• Responsibility for progress towards targets to sit with the entities that design and implement programs under the 2050 WQIP, and not with individual growers.
  • Practices that are the focus of targets for additional adoption must align with the Smartcane BMP program.
  • Targets for additional adoption must be based on industry-driven assessments of their relative merit, ease of demonstration, and other factors known to influence likely adoption levels and rates.
  • Development of a fit-for-purpose program, for monitoring practice adoption from projects and their impacts on water quality, that ensures repeatability, sensitivity and reliability.
  • Abandonment of the deeply flawed Report Card system for Reef water quality.
  • Reality check on the extent to which practical and cost-effective changes to farm practice can contribute to the basin-specific targets for reductions in DIN.
  • Growers are treated with due respect and regard, and all stakeholders must properly recognise growers’ past and current efforts to reduce impacts on water quality.
  • Development of basin targets for DIN that are not “all or nothing”, and which are based on empirical relationships between DIN loads and the level of environmental risk.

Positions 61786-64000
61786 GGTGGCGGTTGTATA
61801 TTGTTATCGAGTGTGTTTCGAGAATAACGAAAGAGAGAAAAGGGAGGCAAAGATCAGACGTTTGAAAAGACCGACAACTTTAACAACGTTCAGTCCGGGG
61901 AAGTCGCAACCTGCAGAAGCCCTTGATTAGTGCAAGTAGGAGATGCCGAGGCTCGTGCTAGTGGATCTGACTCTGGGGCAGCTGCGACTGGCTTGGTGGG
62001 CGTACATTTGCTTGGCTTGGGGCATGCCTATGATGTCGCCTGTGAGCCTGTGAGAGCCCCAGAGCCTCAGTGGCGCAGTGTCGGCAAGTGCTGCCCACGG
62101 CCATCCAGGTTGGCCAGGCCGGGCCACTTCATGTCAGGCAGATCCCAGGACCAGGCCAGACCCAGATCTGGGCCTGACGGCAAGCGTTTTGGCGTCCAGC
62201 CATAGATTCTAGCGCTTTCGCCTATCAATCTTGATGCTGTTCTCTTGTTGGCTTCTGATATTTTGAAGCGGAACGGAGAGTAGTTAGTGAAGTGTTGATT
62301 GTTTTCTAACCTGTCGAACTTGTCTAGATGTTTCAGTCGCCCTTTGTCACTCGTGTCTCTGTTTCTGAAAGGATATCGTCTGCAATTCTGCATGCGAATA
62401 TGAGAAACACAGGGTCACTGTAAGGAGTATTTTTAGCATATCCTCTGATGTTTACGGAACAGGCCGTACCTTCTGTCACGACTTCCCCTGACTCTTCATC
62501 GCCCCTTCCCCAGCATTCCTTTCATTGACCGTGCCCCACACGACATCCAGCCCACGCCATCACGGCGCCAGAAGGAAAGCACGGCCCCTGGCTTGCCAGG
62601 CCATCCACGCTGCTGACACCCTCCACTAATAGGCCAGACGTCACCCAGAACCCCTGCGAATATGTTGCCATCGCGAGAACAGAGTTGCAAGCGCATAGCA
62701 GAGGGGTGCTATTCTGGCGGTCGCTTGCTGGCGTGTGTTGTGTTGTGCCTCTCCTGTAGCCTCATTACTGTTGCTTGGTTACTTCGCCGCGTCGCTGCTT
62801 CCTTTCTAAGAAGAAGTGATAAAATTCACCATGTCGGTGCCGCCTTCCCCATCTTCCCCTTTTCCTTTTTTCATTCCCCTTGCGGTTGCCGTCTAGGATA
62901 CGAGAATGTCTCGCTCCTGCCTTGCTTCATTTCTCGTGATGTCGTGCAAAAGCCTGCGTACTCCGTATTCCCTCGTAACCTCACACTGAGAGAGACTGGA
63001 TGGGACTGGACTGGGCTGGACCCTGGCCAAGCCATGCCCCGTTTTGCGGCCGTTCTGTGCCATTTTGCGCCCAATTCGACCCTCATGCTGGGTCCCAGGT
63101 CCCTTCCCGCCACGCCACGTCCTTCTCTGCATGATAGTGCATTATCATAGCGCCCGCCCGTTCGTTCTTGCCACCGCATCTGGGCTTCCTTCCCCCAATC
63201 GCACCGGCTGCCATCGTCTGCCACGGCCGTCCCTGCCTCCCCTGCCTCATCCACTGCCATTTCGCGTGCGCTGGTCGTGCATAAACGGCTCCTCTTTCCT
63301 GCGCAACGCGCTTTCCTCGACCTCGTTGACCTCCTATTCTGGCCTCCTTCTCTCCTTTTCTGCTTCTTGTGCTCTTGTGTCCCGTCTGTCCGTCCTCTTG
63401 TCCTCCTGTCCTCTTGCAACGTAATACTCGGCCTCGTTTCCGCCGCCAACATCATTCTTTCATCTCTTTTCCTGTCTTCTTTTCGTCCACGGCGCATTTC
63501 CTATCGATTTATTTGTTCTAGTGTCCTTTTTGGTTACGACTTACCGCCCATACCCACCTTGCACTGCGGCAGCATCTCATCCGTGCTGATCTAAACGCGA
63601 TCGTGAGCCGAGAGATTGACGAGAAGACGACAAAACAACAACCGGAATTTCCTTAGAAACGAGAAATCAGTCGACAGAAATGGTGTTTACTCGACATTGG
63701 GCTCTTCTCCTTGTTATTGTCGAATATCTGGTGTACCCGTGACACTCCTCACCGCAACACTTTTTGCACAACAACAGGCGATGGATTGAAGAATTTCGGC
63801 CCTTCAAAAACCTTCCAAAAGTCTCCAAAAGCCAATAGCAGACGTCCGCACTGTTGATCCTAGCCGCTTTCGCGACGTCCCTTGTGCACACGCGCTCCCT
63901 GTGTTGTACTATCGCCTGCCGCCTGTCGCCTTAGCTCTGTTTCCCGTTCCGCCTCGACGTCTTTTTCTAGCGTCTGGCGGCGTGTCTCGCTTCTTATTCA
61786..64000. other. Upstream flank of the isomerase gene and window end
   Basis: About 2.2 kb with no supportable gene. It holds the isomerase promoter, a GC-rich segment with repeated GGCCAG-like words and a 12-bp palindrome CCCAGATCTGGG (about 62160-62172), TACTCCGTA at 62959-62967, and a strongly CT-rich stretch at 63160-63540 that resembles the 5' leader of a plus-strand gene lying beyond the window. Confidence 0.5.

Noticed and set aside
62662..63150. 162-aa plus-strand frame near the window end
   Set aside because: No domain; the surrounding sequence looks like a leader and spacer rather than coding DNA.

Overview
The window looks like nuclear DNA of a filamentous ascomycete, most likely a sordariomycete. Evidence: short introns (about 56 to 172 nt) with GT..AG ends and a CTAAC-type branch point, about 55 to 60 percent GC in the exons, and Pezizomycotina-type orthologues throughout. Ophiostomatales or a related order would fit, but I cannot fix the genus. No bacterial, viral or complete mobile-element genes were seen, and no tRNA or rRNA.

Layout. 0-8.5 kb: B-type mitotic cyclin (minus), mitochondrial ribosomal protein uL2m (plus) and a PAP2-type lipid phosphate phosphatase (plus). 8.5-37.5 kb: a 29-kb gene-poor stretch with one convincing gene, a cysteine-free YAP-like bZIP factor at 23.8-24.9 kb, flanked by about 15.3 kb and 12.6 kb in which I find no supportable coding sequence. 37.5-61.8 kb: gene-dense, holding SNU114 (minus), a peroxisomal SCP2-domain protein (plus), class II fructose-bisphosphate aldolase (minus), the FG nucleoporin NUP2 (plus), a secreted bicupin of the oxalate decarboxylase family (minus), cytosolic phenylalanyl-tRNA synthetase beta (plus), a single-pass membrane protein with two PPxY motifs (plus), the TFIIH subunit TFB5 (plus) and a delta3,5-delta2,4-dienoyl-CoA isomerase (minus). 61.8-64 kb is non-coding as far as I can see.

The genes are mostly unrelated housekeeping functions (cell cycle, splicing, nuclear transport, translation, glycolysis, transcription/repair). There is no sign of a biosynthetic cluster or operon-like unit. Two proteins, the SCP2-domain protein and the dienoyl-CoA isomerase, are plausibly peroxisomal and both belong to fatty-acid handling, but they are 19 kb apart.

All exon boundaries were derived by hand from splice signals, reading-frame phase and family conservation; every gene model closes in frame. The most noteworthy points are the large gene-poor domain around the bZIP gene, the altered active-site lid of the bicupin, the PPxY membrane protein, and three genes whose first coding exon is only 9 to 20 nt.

• Industry participation in partnerships or collaborations to further reduce the risk of water quality impacts are underpinned by:
  1. Analysis and planning at the district/basin scale, with local industry, of (1) the practices that are affordable, profitable, effective for water quality improvement, and currently under-adopted and/or poorly implemented; (2) the additional adoption that can be achieved with wise investment of resources; and (3) the design of appropriate on-ground programs;
  2. Recognition that every farm is different with respect to its physical environment, management history and the needs and ambitions of the grower;
  3. The industry’s Smartcane BMP program, which is the pre-eminent resource for best practice guidance;
  4. Commitment of all parties to the integrity and value of the SIX EASY STEPS nutrient management program and other industry-developed tools; and
  5. Recognition of Smartcane BMP as a platform for verifying, recognising and demonstrating growers’ achievements, for encouraging further on-farm innovation, and for helping translate new R&D findings into commercial practice.
  • Further exploration of the potential role for constructed wetlands, and other forms of catchment restoration, for water quality improvement while ensuring their implementation does not reduce cane supply. 

CANEGROWERS Strongly Supports:

  • Additional RDE investment to identify and verify new opportunities for further reduction of DIN and pesticide losses, including enhanced efficiency fertilisers and constructed wetlands.